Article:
After the first goal Los Angeles Kings defenseman Rob Blake smiled and said, "O.K., Tony, one's enough." After the second goal Blake told him, "C'mon, Tony, two's plenty." After the third goal Blake told left wing Tony Granato of the San Jose Sharks, a former teammate and his best friend in hockey, "O.K., Tony, now I'm going to have to hit you."
Granato laughed, and with good reason. On Feb. 14, 1996, eight months before that hat trick in the Sharks' second game of the 1996-97 season, Granato underwent a four-hour operation to remove an intracranial hematoma, an abnormal cluster of blood vessels in the left temporal lobe of his brain—surgery that Granato figured would end his playing career.
Neurosurgeon Neil Martin of the Mayo Clinic in Rochester, Minn., thinks Granato's condition might have been present since birth, but it probably worsened last Jan. 25 when Granato slid headfirst into the boards after colliding with the Hartford Whalers' Jeff Brown. Granato played one more game for the Kings before the pounding in his head and the memory loss became more than he could bear.
On the day of the operation Granato, 32, had one thought: I hope I wake up. When he did, the debilitating headaches were gone. His mind was clear. After extensive tests in Los Angeles and a visit to the Mayo Clinic last August, Granato was told by doctors that he could resume his career, that he would be at no more risk of receiving a head injury than anyone else in the NHL. In fact, Granato is now at less risk than many players. After signing as a free agent with San Jose in August, Granato switched to a tight-fitting CCM helmet with a five-eighths-of-an-inch-thick foam liner that has an additional eighth-inch piece of dense foam between the shell and the lining. At the time that he hit his head on the boards he was wearing a helmet with quarter-inch padding, which is still a popular model in the NHL. "I didn't realize the equipment I was wearing was so inadequate," Granato says. "But it was comfortable, and I liked that. In hindsight I wonder how I could have overlooked [the safety factor]. Now, seeing guys practice without helmets, that's scary."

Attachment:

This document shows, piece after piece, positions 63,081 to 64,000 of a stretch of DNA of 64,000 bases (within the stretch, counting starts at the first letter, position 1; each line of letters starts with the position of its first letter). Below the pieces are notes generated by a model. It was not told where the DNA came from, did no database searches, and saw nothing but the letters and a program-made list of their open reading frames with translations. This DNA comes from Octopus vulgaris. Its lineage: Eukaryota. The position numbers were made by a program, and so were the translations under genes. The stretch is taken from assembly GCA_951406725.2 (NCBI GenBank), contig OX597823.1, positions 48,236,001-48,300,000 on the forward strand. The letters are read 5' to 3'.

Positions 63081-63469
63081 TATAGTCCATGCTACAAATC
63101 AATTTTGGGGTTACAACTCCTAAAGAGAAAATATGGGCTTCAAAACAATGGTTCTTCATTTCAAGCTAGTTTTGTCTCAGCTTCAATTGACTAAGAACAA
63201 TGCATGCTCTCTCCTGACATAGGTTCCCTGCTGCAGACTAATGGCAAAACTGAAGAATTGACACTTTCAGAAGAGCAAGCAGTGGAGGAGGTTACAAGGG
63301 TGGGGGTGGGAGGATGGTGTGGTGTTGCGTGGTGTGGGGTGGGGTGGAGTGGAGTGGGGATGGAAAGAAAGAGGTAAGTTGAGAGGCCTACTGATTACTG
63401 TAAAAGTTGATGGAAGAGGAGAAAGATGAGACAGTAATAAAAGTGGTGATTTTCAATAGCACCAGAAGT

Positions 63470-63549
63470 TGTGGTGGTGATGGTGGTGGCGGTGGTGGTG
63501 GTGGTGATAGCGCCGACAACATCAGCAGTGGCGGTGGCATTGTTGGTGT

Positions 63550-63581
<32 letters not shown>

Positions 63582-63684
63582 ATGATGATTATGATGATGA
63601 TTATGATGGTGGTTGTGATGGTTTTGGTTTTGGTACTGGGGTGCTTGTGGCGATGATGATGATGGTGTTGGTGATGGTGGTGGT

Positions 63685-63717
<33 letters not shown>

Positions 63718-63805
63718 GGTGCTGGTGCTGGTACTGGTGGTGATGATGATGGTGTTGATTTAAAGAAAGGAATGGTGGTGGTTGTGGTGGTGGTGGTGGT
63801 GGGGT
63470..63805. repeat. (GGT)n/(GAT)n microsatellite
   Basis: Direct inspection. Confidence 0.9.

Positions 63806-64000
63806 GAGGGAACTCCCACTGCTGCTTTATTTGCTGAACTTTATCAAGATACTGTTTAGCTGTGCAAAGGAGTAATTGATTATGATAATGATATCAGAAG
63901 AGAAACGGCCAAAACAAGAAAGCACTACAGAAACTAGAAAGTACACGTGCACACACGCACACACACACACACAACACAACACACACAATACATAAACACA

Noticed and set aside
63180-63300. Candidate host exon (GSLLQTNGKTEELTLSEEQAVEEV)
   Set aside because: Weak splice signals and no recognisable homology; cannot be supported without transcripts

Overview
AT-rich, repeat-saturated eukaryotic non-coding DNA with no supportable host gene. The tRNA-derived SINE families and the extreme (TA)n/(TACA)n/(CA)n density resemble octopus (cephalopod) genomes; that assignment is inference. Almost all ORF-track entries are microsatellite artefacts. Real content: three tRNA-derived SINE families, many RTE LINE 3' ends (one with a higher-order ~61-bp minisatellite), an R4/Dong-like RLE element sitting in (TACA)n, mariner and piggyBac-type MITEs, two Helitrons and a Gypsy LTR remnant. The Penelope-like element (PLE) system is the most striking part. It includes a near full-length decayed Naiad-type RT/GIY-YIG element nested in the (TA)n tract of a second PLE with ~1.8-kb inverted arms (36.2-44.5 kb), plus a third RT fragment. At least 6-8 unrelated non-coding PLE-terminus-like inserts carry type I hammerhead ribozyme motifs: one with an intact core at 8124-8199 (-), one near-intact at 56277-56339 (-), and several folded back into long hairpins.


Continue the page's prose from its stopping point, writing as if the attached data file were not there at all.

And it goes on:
While Granato, who had 11 goals at week's end, doesn't shy away from contact, he isn't the chippy hellion he once was. "I'm smarter," he says. "I pick my spots."